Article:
The same buyer purchased a 612-pound bluefin tuna for $3.1 million in 2019, making the 2020 purchase the second largest on record. 2 Although high prices encourage fishers to skirt regulations, the problem also stems from the cost of capturing larger tuna.9

The Pew Charitable Trusts remarks, "A bigger catch does not always translate into more revenue. And when factoring in the costs associated with higher catches, profits may even decline.”8 Younger, lighter tuna can deliver a higher profit yet remove valuable tuna before they can reproduce, creating an unsustainable cycle.

Unfortunately, a lack of data and political will combined with a desire for short-term economic gains presents an ongoing problem.

National and International Issues Compound the Problem

In 2017, ICCAT said Western Atlantic bluefin tuna stock was above the threshold and not overfished but cautioned managers against raising the fishing quotas.10 Yet, restrictions put in place by the Obama administration to protect the Western Atlantic bluefin spawning area were quickly cut, as were the National Oceanic and Atmospheric Administration’s longline gear restrictions imposed in 2015.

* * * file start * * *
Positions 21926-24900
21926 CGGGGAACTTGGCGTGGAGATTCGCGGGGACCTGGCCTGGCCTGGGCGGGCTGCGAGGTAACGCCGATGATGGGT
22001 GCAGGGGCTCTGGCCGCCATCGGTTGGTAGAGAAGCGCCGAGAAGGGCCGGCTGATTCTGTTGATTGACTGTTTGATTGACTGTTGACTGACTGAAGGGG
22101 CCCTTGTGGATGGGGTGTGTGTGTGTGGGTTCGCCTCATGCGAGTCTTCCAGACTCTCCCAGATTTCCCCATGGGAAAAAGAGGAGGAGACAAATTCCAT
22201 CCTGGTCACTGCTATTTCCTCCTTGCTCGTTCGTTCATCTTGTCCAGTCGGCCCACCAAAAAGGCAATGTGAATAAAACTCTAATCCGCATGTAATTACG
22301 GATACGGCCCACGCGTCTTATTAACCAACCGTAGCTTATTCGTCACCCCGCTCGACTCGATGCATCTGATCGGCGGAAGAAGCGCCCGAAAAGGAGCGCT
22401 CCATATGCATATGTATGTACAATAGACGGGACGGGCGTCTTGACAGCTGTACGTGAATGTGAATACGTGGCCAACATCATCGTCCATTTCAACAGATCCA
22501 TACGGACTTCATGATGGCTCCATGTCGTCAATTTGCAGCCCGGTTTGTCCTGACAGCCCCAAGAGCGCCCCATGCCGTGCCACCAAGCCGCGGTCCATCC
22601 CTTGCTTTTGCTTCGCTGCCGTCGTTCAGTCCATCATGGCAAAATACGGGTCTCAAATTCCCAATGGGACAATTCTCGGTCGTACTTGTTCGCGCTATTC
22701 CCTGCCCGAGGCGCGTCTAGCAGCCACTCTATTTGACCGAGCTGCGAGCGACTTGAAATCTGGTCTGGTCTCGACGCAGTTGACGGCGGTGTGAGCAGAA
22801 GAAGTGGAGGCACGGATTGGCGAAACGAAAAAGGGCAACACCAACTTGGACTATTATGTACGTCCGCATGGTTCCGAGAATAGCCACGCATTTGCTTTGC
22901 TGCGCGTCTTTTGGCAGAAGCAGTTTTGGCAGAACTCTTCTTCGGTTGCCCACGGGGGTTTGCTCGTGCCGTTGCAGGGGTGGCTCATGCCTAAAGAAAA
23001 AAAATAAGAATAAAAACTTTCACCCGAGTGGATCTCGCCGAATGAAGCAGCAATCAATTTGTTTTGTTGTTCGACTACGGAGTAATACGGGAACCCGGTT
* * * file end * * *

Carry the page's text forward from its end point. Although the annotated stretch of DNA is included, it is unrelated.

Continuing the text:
Although the National Marine Fisheries initially proposed listing species, like the Pacific bluefin tuna, to a threatened or endangered species under the Endangered Species Act (ESA) in 2016, the Trump administration declined to do so in 2017.11

Furthermore, National Oceanic and Atmospheric Administration (NOAA) Fisheries aimed to increase swordfish catches in 2020 by opening “three areas previously restricted during parts of the year.”12 The agency believed bluefin tuna would still be protected by only allowing “pelagic longline fishermen to set out on trips if they stay within their individual share of the United States bluefin quota.”